Whereas recent work has demonstrated the role of oxygen tension in the regulation of skeletal cell function and viability, the microenvironmental oxemic status of bone cells remains unknown. In this study, we have employed the Krogh cylinder model of oxygen diffusion to predict the oxygen distribution profiles in cortical and cancellous bone. Under the assumption of saturation-type Michaelis-Menten kinetics, our numerical modeling has indicated that, under steady-state conditions, there would be oxygen gradients across mature osteons and trabeculae. In Haversian bone, the calculated oxygen tension decrement ranges from 15 to 60%. For trabecular bone, a much shallower gradient is predicted. We note that, in Haversian bone, the gradient is largely dependent on osteocyte oxygen utilization and tissue oxygen diffusivity; in trabecular bone, the gradient is dependent on oxygen utilization by cells lining the bone surface. The Krogh model also predicts dramatic differences in oxygen availability during bone development. Thus, during osteon formation, the modeling equations predict a steep oxygen gradient at the initial stage of development, with the gradient becoming lesser as osteonal layers are added. In contrast, during trabeculum formation, the oxygen gradient is steepest when the diameter of the trabeculum is maximal. Based on these results, it is concluded that significant oxygen gradients exist within cortical and cancellous bone and that the oxygen tension may regulate the physical dimensions of both osteons and bone trabeculae.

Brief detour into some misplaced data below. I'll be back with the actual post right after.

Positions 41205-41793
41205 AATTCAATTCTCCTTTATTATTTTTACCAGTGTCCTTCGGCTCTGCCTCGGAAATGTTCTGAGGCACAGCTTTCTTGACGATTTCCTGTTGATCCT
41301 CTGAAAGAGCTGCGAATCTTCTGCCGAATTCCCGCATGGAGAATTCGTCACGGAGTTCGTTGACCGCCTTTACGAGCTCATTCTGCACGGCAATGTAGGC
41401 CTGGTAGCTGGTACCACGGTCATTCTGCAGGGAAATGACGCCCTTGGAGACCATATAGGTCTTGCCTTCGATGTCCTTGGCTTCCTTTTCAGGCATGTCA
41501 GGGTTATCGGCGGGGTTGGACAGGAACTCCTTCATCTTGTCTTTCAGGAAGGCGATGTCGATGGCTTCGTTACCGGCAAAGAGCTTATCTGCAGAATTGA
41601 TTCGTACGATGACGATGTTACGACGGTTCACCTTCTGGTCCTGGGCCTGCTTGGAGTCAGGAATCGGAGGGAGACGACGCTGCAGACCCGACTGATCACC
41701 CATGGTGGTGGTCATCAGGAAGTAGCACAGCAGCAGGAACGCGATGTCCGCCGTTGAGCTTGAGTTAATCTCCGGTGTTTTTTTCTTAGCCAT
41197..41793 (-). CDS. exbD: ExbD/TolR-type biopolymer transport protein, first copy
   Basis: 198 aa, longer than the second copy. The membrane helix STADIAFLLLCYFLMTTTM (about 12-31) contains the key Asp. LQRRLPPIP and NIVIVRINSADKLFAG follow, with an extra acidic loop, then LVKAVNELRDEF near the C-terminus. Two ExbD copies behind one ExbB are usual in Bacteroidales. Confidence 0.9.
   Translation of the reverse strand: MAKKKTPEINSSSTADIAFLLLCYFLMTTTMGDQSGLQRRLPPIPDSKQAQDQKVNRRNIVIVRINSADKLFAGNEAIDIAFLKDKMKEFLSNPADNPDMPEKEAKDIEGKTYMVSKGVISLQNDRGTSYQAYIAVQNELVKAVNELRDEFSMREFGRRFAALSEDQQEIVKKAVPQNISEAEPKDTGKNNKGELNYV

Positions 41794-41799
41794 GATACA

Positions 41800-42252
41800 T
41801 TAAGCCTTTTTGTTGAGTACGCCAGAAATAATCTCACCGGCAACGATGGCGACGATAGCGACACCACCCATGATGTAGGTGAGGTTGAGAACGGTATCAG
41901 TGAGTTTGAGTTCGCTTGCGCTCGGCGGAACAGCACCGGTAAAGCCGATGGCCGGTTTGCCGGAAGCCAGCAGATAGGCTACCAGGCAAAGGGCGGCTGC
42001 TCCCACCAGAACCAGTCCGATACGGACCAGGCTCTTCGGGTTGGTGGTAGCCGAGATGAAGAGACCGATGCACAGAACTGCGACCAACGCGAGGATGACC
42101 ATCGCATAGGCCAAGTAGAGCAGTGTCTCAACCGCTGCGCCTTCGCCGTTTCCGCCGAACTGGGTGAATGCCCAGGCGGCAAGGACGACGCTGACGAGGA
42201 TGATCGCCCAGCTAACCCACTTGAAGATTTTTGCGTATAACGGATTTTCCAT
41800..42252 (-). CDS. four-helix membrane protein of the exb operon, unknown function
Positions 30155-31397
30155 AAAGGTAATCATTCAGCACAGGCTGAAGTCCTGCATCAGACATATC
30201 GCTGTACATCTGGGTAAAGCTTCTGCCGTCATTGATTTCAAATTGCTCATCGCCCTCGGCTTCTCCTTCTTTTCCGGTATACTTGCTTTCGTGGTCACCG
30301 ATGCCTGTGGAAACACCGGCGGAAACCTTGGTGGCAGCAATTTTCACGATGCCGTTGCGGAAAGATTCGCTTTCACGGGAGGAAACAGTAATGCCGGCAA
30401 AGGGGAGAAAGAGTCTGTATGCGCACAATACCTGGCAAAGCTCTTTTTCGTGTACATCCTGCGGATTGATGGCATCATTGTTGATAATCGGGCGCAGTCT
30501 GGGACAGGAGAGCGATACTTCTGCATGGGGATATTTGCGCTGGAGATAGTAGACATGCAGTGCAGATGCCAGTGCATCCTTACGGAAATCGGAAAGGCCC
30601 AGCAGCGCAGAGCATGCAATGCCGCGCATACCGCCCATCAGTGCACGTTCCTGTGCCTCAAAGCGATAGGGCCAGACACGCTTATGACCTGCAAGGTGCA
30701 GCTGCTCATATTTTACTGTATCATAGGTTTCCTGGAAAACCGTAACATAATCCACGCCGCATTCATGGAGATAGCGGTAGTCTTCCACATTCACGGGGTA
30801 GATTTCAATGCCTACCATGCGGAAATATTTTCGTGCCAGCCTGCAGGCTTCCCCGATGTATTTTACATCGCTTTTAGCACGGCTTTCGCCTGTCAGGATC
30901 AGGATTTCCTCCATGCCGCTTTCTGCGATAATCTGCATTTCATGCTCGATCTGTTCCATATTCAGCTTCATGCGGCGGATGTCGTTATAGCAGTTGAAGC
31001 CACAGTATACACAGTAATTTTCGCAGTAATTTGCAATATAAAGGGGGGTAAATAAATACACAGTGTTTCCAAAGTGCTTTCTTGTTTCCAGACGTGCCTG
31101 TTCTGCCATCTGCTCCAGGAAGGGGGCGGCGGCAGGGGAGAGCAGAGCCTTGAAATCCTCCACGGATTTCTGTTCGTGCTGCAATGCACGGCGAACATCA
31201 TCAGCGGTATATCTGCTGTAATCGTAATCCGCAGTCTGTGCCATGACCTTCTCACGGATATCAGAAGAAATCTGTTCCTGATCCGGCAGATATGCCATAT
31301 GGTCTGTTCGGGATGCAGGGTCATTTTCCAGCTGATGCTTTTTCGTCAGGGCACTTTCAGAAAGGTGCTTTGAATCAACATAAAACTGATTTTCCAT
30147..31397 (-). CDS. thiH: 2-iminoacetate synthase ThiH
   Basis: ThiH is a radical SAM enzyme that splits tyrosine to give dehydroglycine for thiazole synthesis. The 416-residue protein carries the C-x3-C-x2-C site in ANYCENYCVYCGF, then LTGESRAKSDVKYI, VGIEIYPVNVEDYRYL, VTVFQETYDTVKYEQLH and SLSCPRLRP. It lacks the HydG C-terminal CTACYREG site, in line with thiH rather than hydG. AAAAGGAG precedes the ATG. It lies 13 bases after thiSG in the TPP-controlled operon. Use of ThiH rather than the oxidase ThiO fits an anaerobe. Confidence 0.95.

Available at: http://works.bepress.com/christopher_adams/6/